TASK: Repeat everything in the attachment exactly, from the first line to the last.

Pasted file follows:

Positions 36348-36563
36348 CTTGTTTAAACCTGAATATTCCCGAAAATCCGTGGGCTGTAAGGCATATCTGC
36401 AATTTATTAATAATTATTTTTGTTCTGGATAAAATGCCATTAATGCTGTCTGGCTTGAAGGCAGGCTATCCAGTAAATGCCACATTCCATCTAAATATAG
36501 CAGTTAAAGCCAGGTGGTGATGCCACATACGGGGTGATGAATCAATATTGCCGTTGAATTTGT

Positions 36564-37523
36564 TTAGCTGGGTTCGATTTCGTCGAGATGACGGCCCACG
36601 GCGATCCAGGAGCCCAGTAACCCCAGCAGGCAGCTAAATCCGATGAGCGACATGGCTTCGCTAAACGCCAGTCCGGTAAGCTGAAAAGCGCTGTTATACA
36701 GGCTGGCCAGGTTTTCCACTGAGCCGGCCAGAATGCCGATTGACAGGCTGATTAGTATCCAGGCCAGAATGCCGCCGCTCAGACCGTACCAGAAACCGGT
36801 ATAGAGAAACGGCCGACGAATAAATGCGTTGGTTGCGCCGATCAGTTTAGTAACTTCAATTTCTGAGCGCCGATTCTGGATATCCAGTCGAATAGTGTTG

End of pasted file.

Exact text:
Positions 36348-36563
36348 CTTGTTTAAACCTGAATATTCCCGAAAATCCGTGGGCTGTAAGGCATATCTGC
36401 AATTTATTAATAATTATTTTTGTTCTGGATAAAATGCCATTAATGCTGTCTGGCTTGAAGGCAGGCTATCCAGTAAATGCCACATTCCATCTAAATATAG
36501 CAGTTAAAGCCAGGTGGTGATGCCACATACGGGGTGATGAATCAATATTGCCGTTGAATTTGT

Positions 36564-37523
36564 TTAGCTGGGTTCGATTTCGTCGAGATGACGGCCCACG
36601 GCGATCCAGGAGCCCAGTAACCCCAGCAGGCAGCTAAATCCGATGAGCGACATGGCTTCGCTAAACGCCAGTCCGGTAAGCTGAAAAGCGCTGTTATACA
36701 GGCTGGCCAGGTTTTCCACTGAGCCGGCCAGAATGCCGATTGACAGGCTGATTAGTATCCAGGCCAGAATGCCGCCGCTCAGACCGTACCAGAAACCGGT
36801 ATAGAGAAACGGCCGACGAATAAATGCGTTGGTTGCGCCGATCAGTTTAGTAACTTCAATTTCTGAGCGCCGATTCTGGATATCCAGTCGAATAGTGTTG